Myths and Mirrors is a local community arts group here in Sudbury that has been working to create beautiful works of art and explore social issues for twenty years now! A feat for any organization, they stand as one of the longest-running community arts organizations in Canada! You can catch them hosting workshops in their Durham St office, stilt-walking at events, and lending a creative hand at Northern Lights Festival Boréal and Up Here – there’s just no stopping this craftivist group! We got in touch with Cora-Rae Silk of Myths and Mirrors to learn more about the organization and what we can look forward to in their next 20 years!

‘We are here’ mural 2012

Myths and Mirrors just celebrated 20 years, what an accomplishment! Tell us a bit about the organization and some of the projects you’ve worked on over the years?

Yes, we started in 1996 as a three-year project with Better Beginnings, Better Futures to bring free, community-based arts programming to residents of the Donovan-Flour Mill neighbourhood. Now, more than 20 years later, we’re one of the longest-running community arts organizations in the country.

Our first project, ‘A Show of Hands,’ was created to celebrate the success of the ‘Save the Mountain’ campaign where residents of the Donovan-Flour Mill came together to halt development of the Kathleen-Morin Hilltop. Over 400 community members contributed to ‘A Show of Hands,’ which is now permanently installed in the Mackenzie Branch Library.

Over the years, our projects have tackled issues relating to poverty, the environment, precarious work, youth alienation, mental health, and sexual and gender identities. Since the beginning, Myths and Mirrors has aimed to help marginalized communities develop a voice on issues that are important to them so all our projects try to reflect that tradition.

Where can we find some of Myth’s and Mirrors community projects?

Well, a lot of people know us for our murals. Our first mural – the ‘Respect Mural’ – was done in 2001 and can still be seen behind the YMCA. Other murals that can still be seen around town include ‘What Lies Beneath’ in the pedestrian underpass on Elgin St., ‘We Are Here’ at the corner of Mackenzie and Kathleen, and ‘Realms of the Earth’ in the community garden behind Cosmic Dave’s in the Donovan.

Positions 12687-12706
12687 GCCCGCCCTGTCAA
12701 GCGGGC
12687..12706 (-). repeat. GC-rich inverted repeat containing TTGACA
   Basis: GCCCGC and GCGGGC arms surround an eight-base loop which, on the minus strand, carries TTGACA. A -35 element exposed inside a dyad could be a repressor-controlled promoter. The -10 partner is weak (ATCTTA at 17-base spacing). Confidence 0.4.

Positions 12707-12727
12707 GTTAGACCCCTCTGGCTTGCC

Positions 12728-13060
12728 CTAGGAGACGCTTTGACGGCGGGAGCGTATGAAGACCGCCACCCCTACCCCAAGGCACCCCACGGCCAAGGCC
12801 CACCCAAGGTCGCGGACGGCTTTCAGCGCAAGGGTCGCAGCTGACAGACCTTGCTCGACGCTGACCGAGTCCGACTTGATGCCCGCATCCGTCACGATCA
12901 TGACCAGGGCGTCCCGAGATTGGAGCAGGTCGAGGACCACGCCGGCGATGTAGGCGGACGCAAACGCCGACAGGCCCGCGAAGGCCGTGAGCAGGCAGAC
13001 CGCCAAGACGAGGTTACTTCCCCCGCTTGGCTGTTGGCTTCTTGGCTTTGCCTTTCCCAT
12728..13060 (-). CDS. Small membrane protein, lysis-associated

You might’ve also seen our stilt-walking troupe at Canada Day celebrations in Bell Park, Northern Lights Festival Boréal, Up Here, and other community events throughout the summer. And like I said, our first project, ‘A Show of Hands,’ can be seen at the Mackenzie Branch Library. You can also watch a video about ‘A Show of Hands’ on YouTube.

What projects do you have planned for the future?

Our 5th annual Dance-a-thon is coming up on May 27th. It’s basically a 12-hour dance party to help raise money to support Myths and Mirrors programming and it’s always a lot of fun. And then in addition to our current programs, Artistes Trans Artistry (ATA) and Project ArmHer, we have some exciting projects in development for the spring and summer. We’re really hoping to push the envelope this year so stay tuned!

How can Sudburians get involved with Myths and Mirrors?

We’re actually hosting a series of spring art-making workshops, our next event is March 28th. They’re free, child-friendly, and everyone is welcome to attend, create some spring-themed art, and learn more about Myths and Mirrors.

You can also drop us a line at mythsandmirrors@gmail.com or (705) 222-1305.

Where can we find more information about Myths & Mirrors?

Visit our website at mythsandmirrors.org or connect with us on Facebook!

The Chalkboard Gallery 2016



Jessica Lovelace is a Public Relations and Communications grad, musical theatre enthusiast, lover of live music and part-time unicorn tamer. Some have said that the Big Dripper from Sub City is a regional delicacy and the perfect end to a Sudbury Saturday Night – Jessica is definitely one of those people. No, the hair is not a perm.

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